Russians’ struggle: Should I stay or should I go?

November 08, 2022 08:53
A Russian reservist bids farewell before his departure for a base in the course of partial mobilization of troops, aimed to support the country's military campaign in Ukraine. Photo: Reuters

It is not exactly clear how many Russians have left their country since the beginning of the war on Ukraine. Some say more than a million, some say less. But sheer numbers may be less important than the caliber of many leavers. They are among the most highly educated Russians: writers, computer scientists, journalists, filmmakers, musicians, academics, actors, and so on.

Some leave because they have no choice. Journalists who were critical of the war, such as Yevgenia Albats, editor of The New Times, had to flee to avoid being arrested for spreading “fake news” or being “foreign agents.” Others leave because they find life inside Putin’s Russia insupportable.

Olga Smirnova, prima ballerina of the Bolshoi Ballet, moved to Amsterdam. She said that she “never would have thought” that she’d be “ashamed of Russia,” but that the war made it impossible for her to stay. Hundreds of thousands of young men fled ahead of President Vladimir Putin’s recent “partial mobilization,” rather than risk being sent to fight in a war they never wanted.

A friend of mine in Moscow told me that people who had a chance to leave and did now outnumber those who chose to stay. But some prominent figures who oppose Putin’s war are still there for all kinds of reasons: they don’t want to leave their families behind; they cannot see a way to continue working anywhere else; they want to bear witness to what is happening in their country. The independent journalist Dmitry Muratov vowed: “We will work here until the cold gun barrel touches our hot foreheads.”

Such choices are never easy. People in other times and other countries, such as Nazi Germany or Communist China, have faced a similar dilemma. If you leave, you risk becoming irrelevant in your own country, and an unwelcome guest abroad. If you stay, you could land in prison, or worse.

Leavers are often criticized as cowards, or traitors, while dissidents who stay are squeezed between foreign powers and their own government. Russians who love their country but hate the war are in the same position as patriotic Germans who loathed the Nazis. They have very few friends.

The choice between staying and leaving invariably provokes a great deal of self-righteousness on all sides. Those who are safely outside the country, shielded from the brutality of war and dictatorship, often insist that those who stay must demonstrate their opposition to the government. At a conference in Riga, the former chess world champion and political activist Garry Kasparov declared that Russians who want to be “on the right side of history should pack their bags and leave the country.” Those who don’t, he said, “are part of the war machine.”

The film director Kirill Serebrennikov was harassed by the Russian government for years, but he still refused to leave until the war proved to be the final straw. He put the problem of being a Russian who opposes Putin well: “This war is being waged by a president and politicians I didn’t vote for, but in the eyes of many, I am their unwitting accomplice.”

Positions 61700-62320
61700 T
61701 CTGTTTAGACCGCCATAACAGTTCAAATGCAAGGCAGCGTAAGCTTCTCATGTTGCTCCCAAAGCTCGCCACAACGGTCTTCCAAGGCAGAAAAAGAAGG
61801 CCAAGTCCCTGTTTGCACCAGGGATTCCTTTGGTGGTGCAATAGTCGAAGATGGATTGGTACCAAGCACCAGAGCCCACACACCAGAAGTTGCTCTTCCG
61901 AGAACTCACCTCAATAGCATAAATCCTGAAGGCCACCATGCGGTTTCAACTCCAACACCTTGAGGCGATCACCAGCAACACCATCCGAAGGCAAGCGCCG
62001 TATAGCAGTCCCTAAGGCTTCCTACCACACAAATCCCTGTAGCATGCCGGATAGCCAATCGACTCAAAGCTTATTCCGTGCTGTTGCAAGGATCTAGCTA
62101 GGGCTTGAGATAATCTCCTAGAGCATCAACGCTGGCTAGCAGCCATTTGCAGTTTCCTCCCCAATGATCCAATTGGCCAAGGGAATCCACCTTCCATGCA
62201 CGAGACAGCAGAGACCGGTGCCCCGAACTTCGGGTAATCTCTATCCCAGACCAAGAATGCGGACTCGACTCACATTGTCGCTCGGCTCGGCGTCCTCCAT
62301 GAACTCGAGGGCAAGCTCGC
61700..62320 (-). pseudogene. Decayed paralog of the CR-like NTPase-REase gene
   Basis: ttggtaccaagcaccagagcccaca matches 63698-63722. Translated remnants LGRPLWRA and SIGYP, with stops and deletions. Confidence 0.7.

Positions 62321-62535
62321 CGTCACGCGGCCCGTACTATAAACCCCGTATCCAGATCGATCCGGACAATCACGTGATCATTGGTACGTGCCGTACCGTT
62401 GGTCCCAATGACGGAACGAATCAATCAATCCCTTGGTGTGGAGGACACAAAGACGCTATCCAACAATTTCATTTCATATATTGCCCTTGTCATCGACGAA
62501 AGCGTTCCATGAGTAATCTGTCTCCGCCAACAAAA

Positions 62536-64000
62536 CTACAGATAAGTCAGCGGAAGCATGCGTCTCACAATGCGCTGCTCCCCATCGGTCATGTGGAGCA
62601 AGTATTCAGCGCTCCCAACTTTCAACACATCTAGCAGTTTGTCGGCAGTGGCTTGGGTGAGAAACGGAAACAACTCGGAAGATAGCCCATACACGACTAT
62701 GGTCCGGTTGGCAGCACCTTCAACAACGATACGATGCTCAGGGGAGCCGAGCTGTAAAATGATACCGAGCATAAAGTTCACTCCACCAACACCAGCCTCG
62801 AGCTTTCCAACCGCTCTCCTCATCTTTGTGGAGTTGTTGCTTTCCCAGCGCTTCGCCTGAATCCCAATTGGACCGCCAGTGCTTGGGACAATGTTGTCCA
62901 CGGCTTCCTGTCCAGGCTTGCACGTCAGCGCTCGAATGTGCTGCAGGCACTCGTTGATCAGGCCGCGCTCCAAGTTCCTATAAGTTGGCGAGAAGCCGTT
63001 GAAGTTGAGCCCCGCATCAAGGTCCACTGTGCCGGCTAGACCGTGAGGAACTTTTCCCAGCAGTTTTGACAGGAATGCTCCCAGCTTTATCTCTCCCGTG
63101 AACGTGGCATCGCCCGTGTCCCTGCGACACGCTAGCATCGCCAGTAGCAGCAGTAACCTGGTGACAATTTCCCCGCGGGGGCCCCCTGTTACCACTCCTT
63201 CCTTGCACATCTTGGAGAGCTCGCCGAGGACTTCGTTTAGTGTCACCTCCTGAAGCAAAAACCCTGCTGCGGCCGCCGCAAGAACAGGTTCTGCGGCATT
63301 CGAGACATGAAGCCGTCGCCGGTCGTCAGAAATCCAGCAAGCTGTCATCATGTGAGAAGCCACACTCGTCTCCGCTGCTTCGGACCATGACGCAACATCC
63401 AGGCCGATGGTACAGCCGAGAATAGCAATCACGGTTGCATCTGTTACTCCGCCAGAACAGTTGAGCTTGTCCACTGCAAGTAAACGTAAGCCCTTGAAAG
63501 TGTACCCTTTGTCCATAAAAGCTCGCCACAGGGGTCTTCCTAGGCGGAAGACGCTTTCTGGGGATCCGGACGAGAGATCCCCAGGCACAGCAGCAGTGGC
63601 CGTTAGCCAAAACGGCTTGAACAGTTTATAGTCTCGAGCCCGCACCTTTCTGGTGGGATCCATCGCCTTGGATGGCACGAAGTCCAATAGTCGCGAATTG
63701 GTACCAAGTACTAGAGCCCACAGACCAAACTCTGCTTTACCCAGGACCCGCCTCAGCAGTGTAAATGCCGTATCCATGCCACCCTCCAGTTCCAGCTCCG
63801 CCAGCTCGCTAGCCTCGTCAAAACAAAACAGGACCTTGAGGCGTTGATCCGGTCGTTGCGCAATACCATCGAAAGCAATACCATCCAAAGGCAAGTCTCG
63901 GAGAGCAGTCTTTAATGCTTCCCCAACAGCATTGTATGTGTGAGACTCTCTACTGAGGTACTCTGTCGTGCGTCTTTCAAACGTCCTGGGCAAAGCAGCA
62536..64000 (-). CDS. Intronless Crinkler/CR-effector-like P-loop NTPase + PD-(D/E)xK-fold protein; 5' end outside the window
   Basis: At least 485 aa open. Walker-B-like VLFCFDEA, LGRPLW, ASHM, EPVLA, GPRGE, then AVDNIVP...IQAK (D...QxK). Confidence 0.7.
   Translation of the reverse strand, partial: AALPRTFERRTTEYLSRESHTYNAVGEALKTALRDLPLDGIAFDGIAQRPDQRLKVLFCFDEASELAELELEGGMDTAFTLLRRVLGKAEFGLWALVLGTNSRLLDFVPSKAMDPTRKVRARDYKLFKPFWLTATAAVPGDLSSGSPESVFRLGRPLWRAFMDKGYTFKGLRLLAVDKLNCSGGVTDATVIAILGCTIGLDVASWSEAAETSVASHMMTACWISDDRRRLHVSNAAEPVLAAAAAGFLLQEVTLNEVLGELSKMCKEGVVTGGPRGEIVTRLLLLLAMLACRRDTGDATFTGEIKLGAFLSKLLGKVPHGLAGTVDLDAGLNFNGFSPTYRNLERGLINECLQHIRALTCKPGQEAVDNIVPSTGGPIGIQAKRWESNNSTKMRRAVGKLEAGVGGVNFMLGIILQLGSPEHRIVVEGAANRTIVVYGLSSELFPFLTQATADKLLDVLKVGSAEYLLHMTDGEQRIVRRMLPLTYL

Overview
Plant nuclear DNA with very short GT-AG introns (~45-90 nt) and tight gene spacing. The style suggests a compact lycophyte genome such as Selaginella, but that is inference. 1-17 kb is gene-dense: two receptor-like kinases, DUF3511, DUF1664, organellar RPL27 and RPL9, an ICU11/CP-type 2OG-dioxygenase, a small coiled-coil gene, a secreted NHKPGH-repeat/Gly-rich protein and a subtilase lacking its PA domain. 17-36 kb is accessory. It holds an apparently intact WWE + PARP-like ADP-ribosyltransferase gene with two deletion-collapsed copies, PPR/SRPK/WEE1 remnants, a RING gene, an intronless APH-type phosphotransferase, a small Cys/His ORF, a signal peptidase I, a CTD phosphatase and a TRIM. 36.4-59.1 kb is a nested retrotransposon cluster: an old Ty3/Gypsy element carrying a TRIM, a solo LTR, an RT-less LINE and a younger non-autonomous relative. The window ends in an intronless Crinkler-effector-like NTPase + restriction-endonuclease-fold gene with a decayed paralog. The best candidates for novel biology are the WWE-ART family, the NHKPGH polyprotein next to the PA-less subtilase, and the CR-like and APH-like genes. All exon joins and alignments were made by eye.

Thomas Mann, the most famous German writer of his time, fled Nazi Germany as soon as Hitler came to power in 1933. With a Jewish wife and views that would have led to his arrest, he had no choice. His fierce attacks on Hitler’s regime were broadcast during the war on the BBC. After the war, Mann claimed that all Germans were tainted by Nazi crimes. He believed that writers who kept their heads down were tainted, too.

This triggered a sharp response from writers such as Frank Thiess, who was not a Nazi but had chosen to remain in Germany. It was he who coined the phrase “inner emigration” for intellectuals who kept to themselves to stay out of trouble. People like Mann, Thiess asserted, had been cowards, who had turned their backs on their suffering compatriots.

Thiess went further and claimed that those who stayed had shown more courage. He spoke for the many Germans who stayed and never quite forgave those, like Mann or the film star Marlene Dietrich, who left.

The bitter rift between people who should be on the same side but made different existential choices is one of the triumphs of oppressive regimes. It weakens the possibility of opposition even further.

Whenever the Chinese government releases a few well-known dissidents and allows them to move to the West, people are quick to hail such gestures as victories for human rights. In fact, this kind of banishment is an efficient way to get rid of critics who will soon be forgotten at home or dismissed as out-of-touch and irrelevant. The price of freedom abroad is often to lead lonely lives as bitter critics of people they left behind.

The exodus of Russia’s best and brightest might turn out to be a boon for scientific, artistic, and academic institutions in the West. And it will certainly harm Russia’s long-term economic prospects. But Putin probably won’t mind, as long as he can stay in power.

Russians who stay will suffer the long-term consequences of Putin’s militarism, possibly even more than the Ukrainians who are bearing the brunt of the war now. In the words of Ilya Kolmanovsky, a famous biology and science journalist, who finally left Russia because of the war, “with time, people will come to understand that Putin’s invasion was also an attack on Russia.”

Copyright: Project Syndicate
-- Contact us at [email protected]


Author of The Churchill Complex: The Curse of Being Special, From Winston and FDR to Trump and Brexit